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PART II: THE EMERGENCE OF METAL AND PUNK

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This is the second of a three-part article chronicling the history of extreme music in South Korea.
Read Part I here.

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During the mid-’80s—unpredictably, during a time of censorship—Korea saw its first heavy metal bands with Boohwal forming in 1985, Sinawe forming in 1986 and Baekdoosan forming in 1986. Park Chung-hee, the authoritarian president during the time, had secured his position through problematic means, left a lot of the Korean public unsatisfied and up in arms. Civil protests were conducted, students rallied, and all the while rock n’ roll and heavy metal bloomed simultaneously.

Sinawe is credited as being the first heavy metal band formed in Korea. It was founded by Shin Dae-cheol, Shin Jung-hyun’s son. These early heavy metal bands followed suit of the New Wave of British Heavy Metal. Blackhole appeared in 1996 as a power metal band with more sorrow in their melodies. These original metal bands even fared well financially, selling hundreds of thousands of records in some instances.

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Sinawe

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"However, the rock genre was never perceived positively. Under the strong influence of Confucianism, rockers in the ’80s were perceived as long-haired trouble makers who only enjoyed smoking and drinking. Falling completely in love with music, especially heavy metal and other rock genres, was risky business in a culture where the goal of most people is focusing on getting a job after graduating from one of the top universities," explained Jang Jae-won of Goatphomet.

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In Baishan

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Lee Yu-ying of toilet humor grind act Cunttlefish said, "Metal was famous music in the ’80s in Korea. So many guys got into thrash, heavy metal and hair metal. Then came punk on mainstream, public radio and TV. We dug deeper and deeper and I finally found the goregrind scene while others got into D-beat, black thrash and doom."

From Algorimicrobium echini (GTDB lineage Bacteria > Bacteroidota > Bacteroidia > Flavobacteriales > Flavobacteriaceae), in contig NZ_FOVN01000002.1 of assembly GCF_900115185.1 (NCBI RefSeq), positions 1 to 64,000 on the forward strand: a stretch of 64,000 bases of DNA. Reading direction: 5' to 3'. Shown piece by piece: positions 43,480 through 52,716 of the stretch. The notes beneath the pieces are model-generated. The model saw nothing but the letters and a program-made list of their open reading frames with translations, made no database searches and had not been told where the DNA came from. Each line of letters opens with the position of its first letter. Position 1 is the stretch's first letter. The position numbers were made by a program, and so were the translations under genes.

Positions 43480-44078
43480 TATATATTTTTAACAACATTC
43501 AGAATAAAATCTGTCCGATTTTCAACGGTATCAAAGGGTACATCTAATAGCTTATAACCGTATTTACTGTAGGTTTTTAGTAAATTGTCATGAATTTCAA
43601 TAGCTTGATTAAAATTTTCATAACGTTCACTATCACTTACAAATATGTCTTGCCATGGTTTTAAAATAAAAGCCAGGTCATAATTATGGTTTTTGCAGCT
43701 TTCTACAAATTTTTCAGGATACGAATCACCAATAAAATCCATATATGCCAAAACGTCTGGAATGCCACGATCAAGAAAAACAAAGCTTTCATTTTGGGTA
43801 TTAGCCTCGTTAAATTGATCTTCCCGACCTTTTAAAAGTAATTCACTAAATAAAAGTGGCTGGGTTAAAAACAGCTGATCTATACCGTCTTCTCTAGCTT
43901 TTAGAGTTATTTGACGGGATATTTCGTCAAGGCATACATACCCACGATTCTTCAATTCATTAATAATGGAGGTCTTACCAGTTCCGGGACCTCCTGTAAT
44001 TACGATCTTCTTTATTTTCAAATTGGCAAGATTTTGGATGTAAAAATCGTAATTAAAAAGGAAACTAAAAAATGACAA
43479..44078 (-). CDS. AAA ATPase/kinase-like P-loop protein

Jon Dunbar, a photographer and writer for blog.korea.net, said, "From around 1975 up until the early ’90s, Koreans didn't have access to foreign music. Once that ban was lifted with the election of a civilian government, they could listen to anything they wanted and find it for free online." Dunbar has been a member of the Korean punk scene for some time. "My first show was in December 2003. Back then the scene was all very small and connected. There were 14 bands for 10,000 KRW (9.50 USD). The show was organized by the main punk label Skunk and the main hardcore label GMC," he said.

Absent from the stream of new music was historical linearity. The current music scene from the outside world had no evolutionary frame for Koreans hearing it for the first time. Generations and eras of music were obtainable at once. Koreans scrambled to embrace the new sounds and retain their individuality as Koreans.

"Some bands sounded similar to foreign artists—which is a good thing—and some bands added some Korean flavor to their sound. Some examples would be Dokaebi (도깨비 , death metal with Korean chanting as lyrics), Gostwind (a nice example of Korean folk metal), Bamseomhaejeokdan (밤섬해적단 , grindcore with Korean topics and humor), and Tugyeon (투견, sludge metal with a Korean vibe)," said Lee Hwan-ho, who runs Avaddon Records as well as being a member of Mangnani.

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Gostwind

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By the ’90s a second wave of metal formed. It included bands like brutal death metal band Seed (1996) in the strain of Autopsy, and crossover band Crash (1989), who took considerable influence from foreign death and thrash metal bands. Sad Legend (Seoul) appeared in 1996, showcasing a new doom metal sound that took note from Blackhole.

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Crash

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"The 1990s was the ripening age of the Korean heavy metal scene. Many concert halls such as Metallica in Shinrim-dong and Drug in Hongdae were built in addition to the more popular Rolling Stone in Shinchon. The perception of rock music became much more positive than the ’80s and the ’90s, but people still saw it as hobby rather than a job," said Jang Jae-won.